A high rate of unemployment, poverty and a mad cost of living are the friars’ lot. The violence linked to the Turkish offensive in the north-east seems to follow a “well-worn script”. Christians take steps to deal with huge needs. The war might be at an end, but peace is still faraway.
Aleppo (AsiaNews) – The US pull-out, Turkey’s offensive and fresh violence seem to follow “a well-worn script” that favours some of the players in the conflict. Against this background, the help and solidarity provided by some Christian groups represent a ‘peace spring’, even if what Blue Marists “do is but a drop in the bucket”, this according to the 37th letter from Aleppo.
The latter highlights the huge needs and paucity of resources and help available. “The economy is still in shambles, unemployment is high, the cost of living is off the chart as a result of runaway inflation, and poverty is constantly rising.” What follows describes the situation, in a shorter version of the original, translated from the French by AsiaNews.
There has been no real fighting in Syria for about a year and a half. We live in a state of ‘neither war nor peace’ that has been going on for some time. The Syrian government controls about 70 per cent of the country’s territory, including the main cities, but three regions are not yet under its control with a stalemate in one.
The Syrian Kurdish People's Protection Units (YPG) still control a big chunk of north-eastern Syria, about 25 per cent of the territory, along the border with Turkey and Iraq (with the country’s main oil fields) with US and French support.
The YPG sought to take advantage of the chaos of war to set up a Syrian Kurdistan or, at least, an autonomous region. But in January 2018, the Turkish army seized Afrin, the Kurdish-inhabited north-western part of Syria, driving 140,000 people from their homes.
Islamic extremists linked to the al-Nusra Front have held Idlib province for several years, turning it into a home for tens of thousands of foreign fighters and terrorists.
UN-sponsored political talks in Geneva petered out years ago, replaced by meetings in Astana and Sochi under the aegis of Russia, Turkey and Iran.
Against the backdrop, US President Trump announced on 9 October the withdrawal of US troops from Syria (in fact, only a pullback further south), paving the way for Turkey’s Peace Spring operation, a ground offensive preceded by air strikes against the region’s main cities: Qamishli, al-Darbasiyah, Ras al-Ayn, Ain Arab, home to Kurds as well as Syrian Christians and Muslims. This provoked a massive exodus to other cities in the region.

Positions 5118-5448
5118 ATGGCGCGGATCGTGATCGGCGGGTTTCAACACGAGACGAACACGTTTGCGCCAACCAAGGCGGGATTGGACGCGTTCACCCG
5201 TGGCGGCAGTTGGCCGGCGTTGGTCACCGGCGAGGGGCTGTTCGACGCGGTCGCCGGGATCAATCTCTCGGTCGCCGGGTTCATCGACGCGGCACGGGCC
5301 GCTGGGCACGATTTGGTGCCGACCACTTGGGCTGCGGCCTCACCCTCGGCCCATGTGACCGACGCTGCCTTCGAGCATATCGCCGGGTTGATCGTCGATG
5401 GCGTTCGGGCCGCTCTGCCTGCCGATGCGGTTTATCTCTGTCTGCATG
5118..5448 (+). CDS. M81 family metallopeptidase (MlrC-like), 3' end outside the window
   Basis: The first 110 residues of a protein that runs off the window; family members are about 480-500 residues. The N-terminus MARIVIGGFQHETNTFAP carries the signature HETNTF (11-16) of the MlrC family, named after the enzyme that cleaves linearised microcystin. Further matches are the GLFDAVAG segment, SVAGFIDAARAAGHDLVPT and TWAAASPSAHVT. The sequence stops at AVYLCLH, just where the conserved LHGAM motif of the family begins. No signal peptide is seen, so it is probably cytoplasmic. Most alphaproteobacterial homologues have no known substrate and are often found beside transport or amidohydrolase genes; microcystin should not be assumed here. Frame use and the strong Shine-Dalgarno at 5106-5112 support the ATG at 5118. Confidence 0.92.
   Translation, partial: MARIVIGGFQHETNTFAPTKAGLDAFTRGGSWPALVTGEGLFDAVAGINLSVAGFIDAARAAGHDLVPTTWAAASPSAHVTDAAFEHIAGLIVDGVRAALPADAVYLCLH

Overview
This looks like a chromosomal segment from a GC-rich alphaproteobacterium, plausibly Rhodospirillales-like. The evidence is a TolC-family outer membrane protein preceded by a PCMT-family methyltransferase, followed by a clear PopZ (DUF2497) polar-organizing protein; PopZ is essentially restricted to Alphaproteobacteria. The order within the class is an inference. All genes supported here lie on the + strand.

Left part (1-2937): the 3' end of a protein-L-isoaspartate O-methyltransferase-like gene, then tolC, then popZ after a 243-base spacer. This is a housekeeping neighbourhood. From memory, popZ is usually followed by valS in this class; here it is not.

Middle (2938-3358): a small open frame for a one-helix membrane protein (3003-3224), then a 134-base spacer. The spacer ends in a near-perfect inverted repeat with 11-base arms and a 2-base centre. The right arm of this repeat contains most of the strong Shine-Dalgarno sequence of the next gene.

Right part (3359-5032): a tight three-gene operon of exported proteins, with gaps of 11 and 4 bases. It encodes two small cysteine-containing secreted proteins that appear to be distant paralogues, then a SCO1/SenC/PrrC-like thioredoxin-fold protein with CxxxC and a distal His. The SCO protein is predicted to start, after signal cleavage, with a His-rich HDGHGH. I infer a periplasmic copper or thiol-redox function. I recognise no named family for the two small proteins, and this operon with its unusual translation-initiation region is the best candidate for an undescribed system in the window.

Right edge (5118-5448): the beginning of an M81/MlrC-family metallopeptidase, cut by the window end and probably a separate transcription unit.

After five days of fighting, Russia and Turkey struck a deal with a ceasefire that has left the situation as is. This has followed a well-worn script. The Turks got their 35km buffer zone in Syrian territory, the Syrian government got back a big chunk of its territory without even fighting, the Russians showed off their influence, and the Americans kept control of Syria’s oil wells whilst patching up their differences with Turkey.
In Idlib, the Syrian army has launched several offensives to clear it of Islamic extremists but, each attempt was stopped due to Western pressures. However, in the last one, armed rebels had to retreat 10 km to the north, placing two Christian towns, Mhardeh and Squelbiyeh in the Hama region, beyond their artillery range. The terrorists in Idlib had bombed and besieged both places in the last two years. Residents celebrated in the streets the latest reports.
Unfortunately, violence hasn’t ostensibly stopped, even for Christians, and their pain is great. On 11 November a Catholic priest from Qamishli, and his father, were murdered on their way to Deir el-Zor to help their congregation. On the same day, two car bombs exploded near the Chaldean church in Qamishli.
In Aleppo the situation is stable. Essential services have been restored, water is available five days a week, and electricity comes on for 18 hours a day. The university and schools are operating normally. However, armed rebel groups near the western suburbs continue to fire rockets into the city from time to time.
Recently, one rocket fell 200 metres from the St Louis Hospital and my office, killing one person and wounding many others. The economy is still in shambles, unemployment is high, the cost of living is off the chart as a result of runaway inflation, and poverty is constantly rising.
In a sea of needs, we Blue Marists continue our work helping and supporting the poor and displaced families, even if money is in short supply and fund raising has become increasingly difficult.
Despite the dangers, we are working at the Shahba refugee camp in Afrin, some 55 km from Aleppo and only three kilometres from the Turkish lines. Rockets often fall nearby, but this hasn’t prevented us from handing out food. We are working hard to give families a chance to live and grow.
NGO Drop of milk provides milk to 2,900 children under 11; at least 200 families receive aid to pay the rent on short-term leases as they wait to go back to their homes; medical and surgical assistance is provided to 150 patients each month. Vocational and professional training is offered to men and women, alongside the Hope project which teaches foreign languages.
Thanks to the continuous and untiring work of 85 employees and volunteers, we serve poor families and displaced people from Aleppo. Christians and Muslims look to us as a true ‘peace spring’, even if what we do is only a drop in the bucket. As much as the war seems to be close to an end, the rendez-vous with peace is still faraway.
*Doctor from Aleppo and a lay member of the order of the Blue Marist Friars